“Kill me, but let him live..”
That’s how a dying Asha Saini pleaded to the dehumanized killers. But it was in vain; she and her lover Yogesh were brutally beaten and even electrocuted to agonizing deaths, to make sure they do not live. She has known her killers for since her birth. Asha saw them nearby from the very moment she first opened her eyes and looked around. The killers did not listen and kept beating lovers with thick sticks and rods. Like many other before her, she was killed by her own parents and uncle.
Their innocent young blood burst out and faithfully gushed, flowed like a fountains of fresh tomato ketchup, seen in colorful television commercials. As if the gruesome acts were conceived by one of those morbid creative heads and their able henchmen, out to make a high octane impact, catch eyeballs, fiercely motivated to sell plethora of oils, soaps, shampoos, silk, cars and undergarments.
Umesh, a friend of Yogesh , witness to the horrible crime, tried hard to get help. But his mobile was not working and no body else was ready to make him call police and others. These facts further reinforce the tactic collusion and support for the murders by the neighbors.
According to the boyfriend's older sister, Renu, Asha wanted to marry my brother, but her family forcibly fixed her marriage to somebody else. Her mother had come to our place and threatened dire consequences if Yogesh did not stop meeting her.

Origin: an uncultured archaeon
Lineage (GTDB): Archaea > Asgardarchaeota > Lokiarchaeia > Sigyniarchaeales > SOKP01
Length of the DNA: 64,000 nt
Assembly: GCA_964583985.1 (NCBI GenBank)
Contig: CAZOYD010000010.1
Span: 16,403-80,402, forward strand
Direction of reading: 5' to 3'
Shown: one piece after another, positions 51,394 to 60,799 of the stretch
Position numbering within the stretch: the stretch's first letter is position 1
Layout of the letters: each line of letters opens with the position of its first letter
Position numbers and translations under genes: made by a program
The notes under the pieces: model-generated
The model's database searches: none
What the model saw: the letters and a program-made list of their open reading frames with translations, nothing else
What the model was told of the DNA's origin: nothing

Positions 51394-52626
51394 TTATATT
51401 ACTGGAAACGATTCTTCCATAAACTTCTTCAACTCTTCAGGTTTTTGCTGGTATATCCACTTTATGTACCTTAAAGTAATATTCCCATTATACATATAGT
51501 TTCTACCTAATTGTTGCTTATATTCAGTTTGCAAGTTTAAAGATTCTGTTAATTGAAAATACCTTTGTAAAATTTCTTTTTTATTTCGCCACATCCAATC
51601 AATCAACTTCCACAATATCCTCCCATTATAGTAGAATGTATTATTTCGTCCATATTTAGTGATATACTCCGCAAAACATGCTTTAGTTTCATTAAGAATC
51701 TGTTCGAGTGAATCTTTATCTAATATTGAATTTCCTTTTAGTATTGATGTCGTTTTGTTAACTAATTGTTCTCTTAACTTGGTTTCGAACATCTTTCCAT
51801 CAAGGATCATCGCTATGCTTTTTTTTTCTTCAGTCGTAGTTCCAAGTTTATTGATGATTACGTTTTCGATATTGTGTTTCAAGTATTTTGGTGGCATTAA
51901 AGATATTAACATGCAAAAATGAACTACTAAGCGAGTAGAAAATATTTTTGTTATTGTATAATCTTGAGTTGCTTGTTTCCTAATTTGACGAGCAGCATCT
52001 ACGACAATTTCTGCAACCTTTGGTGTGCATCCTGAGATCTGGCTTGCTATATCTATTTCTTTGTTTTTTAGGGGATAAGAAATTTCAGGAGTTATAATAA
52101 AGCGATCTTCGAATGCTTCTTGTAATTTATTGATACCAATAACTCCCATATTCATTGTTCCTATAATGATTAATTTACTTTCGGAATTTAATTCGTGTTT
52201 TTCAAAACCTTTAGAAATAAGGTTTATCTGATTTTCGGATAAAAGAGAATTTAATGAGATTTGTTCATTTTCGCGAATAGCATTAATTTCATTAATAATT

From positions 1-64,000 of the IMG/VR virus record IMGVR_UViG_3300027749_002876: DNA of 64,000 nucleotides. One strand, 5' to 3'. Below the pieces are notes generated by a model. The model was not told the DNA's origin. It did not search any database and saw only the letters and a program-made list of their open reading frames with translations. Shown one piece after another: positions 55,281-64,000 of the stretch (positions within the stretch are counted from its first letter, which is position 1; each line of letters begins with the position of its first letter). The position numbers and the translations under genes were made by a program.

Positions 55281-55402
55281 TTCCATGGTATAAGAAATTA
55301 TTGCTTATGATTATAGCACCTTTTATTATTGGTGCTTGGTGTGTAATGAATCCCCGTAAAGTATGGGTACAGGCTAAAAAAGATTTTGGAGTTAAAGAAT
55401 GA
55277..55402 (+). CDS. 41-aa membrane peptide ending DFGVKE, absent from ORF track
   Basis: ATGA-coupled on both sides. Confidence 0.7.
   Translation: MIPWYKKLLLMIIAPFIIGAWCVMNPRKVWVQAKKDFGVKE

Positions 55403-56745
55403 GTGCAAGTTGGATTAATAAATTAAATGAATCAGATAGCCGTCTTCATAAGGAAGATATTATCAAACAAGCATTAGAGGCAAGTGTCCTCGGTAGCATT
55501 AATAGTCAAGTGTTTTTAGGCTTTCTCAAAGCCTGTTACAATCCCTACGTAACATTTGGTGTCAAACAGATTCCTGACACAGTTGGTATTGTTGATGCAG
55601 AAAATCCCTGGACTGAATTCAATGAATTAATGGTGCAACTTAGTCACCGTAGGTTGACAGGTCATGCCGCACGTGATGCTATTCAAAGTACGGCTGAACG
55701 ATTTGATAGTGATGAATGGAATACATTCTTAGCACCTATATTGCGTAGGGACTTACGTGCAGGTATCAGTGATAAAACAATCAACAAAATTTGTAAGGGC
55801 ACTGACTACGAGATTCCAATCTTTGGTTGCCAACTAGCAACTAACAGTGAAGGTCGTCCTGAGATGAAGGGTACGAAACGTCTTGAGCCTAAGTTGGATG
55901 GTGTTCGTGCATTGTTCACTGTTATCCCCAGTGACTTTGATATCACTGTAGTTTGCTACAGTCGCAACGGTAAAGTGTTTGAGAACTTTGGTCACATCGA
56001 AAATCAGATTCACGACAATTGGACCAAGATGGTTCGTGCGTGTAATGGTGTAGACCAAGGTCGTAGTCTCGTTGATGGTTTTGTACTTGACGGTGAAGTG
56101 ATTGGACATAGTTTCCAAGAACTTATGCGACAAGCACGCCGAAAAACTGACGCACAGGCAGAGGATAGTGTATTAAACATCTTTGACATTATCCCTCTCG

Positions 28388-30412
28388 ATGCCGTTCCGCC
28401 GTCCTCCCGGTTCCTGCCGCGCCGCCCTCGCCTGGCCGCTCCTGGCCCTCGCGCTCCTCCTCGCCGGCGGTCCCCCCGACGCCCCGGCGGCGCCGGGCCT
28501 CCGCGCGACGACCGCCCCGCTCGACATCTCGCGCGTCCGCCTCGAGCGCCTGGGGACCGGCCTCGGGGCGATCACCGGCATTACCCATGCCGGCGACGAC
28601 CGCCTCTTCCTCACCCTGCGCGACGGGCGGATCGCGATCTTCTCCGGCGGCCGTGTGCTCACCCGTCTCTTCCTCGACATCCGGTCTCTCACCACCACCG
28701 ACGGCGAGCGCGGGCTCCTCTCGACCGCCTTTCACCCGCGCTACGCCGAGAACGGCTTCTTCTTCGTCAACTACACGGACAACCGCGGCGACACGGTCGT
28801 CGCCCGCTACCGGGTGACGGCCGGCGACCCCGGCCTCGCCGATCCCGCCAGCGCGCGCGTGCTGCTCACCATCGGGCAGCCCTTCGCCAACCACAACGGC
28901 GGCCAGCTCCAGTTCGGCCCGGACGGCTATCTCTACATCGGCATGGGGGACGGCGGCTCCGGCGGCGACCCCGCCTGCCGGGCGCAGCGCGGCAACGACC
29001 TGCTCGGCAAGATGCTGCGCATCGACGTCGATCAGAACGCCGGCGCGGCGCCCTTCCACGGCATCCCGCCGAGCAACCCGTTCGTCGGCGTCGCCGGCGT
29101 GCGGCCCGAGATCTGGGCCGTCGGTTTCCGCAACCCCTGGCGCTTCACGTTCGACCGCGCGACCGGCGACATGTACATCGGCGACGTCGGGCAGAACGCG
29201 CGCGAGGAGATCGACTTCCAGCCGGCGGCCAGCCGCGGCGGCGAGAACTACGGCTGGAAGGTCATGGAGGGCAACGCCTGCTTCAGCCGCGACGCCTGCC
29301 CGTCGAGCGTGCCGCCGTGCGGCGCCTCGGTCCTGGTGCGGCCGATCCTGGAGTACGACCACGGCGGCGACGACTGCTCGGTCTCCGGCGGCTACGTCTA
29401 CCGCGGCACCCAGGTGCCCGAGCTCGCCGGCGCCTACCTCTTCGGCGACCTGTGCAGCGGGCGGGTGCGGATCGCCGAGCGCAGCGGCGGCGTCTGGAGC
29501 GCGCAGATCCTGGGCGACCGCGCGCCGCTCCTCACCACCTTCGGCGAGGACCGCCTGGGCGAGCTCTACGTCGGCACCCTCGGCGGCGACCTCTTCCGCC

Sadly, perhaps Asha too believed that she was at fault, by disobeying the family and choosing a boy on her own.
That could be the reason of her dying pleadings to spare the boy.
Asha and Yogesh were one of five couples killed in one week in north India in June. They were in love and wanted to get married. But Asha's family did not approve of Yogesh, a mere taxi driver. For her parents he did not have the right kind of job. But more importantly for them, he was from a lower caste. It was a shame that their daughter was having an affair and that too with a low caste boy. For some parents, it’s deemed to be the matter of ultimate shame, dishonor, and sense gets accentuated by suffering gleeful taunts from others with in close society.
Despite their strong objections and threats, Asha, kept seeing Yogesh.
"We killed them because we were totally against their sordid relationship. What else you can do if someone comes to your house to meet your niece at midnight?"
Her unrepentant uncle, Om Prakash, with out any remorse told reporters in televised remarks outside a police station in Delhi after his arrest. He actively helped his brother and sister in law, to kill their way ward daughter.
The Meghla case is latest in a series of such attacks on women in the Tamilnadu, dispels the popular notion that 'honor killings' are merely confined north India. Now there are cases from even southern states, such as Tamil Nadu and Andhra Pradesh, witnessing similar gruesome incidents. Many of them are sparked off when educated single women walk out of their homes and choose their own partners, sometimes from another community or caste.